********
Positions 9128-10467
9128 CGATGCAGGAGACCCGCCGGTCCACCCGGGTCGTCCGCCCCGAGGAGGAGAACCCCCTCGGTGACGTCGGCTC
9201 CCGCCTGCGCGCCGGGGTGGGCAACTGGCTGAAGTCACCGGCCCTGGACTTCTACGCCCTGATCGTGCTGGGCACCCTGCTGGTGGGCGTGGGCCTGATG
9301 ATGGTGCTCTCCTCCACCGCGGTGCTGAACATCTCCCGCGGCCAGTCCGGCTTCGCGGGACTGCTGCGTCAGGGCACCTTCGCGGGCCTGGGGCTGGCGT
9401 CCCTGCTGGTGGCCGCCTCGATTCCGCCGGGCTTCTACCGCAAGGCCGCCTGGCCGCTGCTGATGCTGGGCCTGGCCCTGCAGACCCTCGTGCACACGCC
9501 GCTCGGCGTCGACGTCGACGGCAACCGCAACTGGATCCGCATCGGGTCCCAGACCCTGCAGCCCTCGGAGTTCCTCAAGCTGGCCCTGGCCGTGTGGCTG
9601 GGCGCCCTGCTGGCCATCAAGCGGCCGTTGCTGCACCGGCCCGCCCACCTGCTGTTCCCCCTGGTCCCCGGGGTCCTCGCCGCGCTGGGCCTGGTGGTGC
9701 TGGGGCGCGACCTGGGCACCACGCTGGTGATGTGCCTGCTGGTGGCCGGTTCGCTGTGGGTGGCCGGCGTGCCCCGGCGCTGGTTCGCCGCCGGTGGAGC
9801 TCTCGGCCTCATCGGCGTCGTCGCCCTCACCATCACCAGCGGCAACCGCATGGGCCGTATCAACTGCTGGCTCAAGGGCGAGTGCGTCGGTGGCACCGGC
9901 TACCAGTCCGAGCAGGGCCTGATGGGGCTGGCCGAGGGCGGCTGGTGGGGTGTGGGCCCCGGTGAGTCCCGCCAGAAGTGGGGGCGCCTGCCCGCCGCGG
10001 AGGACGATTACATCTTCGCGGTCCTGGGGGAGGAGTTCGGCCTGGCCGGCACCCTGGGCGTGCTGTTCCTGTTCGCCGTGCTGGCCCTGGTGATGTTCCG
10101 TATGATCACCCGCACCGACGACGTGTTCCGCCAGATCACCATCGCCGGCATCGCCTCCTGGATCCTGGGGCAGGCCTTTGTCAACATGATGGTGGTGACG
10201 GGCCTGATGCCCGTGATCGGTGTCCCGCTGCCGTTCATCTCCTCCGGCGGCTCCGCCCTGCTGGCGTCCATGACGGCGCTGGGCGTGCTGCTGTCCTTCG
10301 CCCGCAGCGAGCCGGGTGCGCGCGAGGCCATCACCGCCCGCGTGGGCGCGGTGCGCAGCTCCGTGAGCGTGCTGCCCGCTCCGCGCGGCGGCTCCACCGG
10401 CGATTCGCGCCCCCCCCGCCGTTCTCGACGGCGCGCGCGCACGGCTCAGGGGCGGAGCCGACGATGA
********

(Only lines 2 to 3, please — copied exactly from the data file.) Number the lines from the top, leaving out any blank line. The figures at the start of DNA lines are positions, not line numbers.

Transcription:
9128 CGATGCAGGAGACCCGCCGGTCCACCCGGGTCGTCCGCCCCGAGGAGGAGAACCCCCTCGGTGACGTCGGCTC
9201 CCGCCTGCGCGCCGGGGTGGGCAACTGGCTGAAGTCACCGGCCCTGGACTTCTACGCCCTGATCGTGCTGGGCACCCTGCTGGTGGGCGTGGGCCTGATG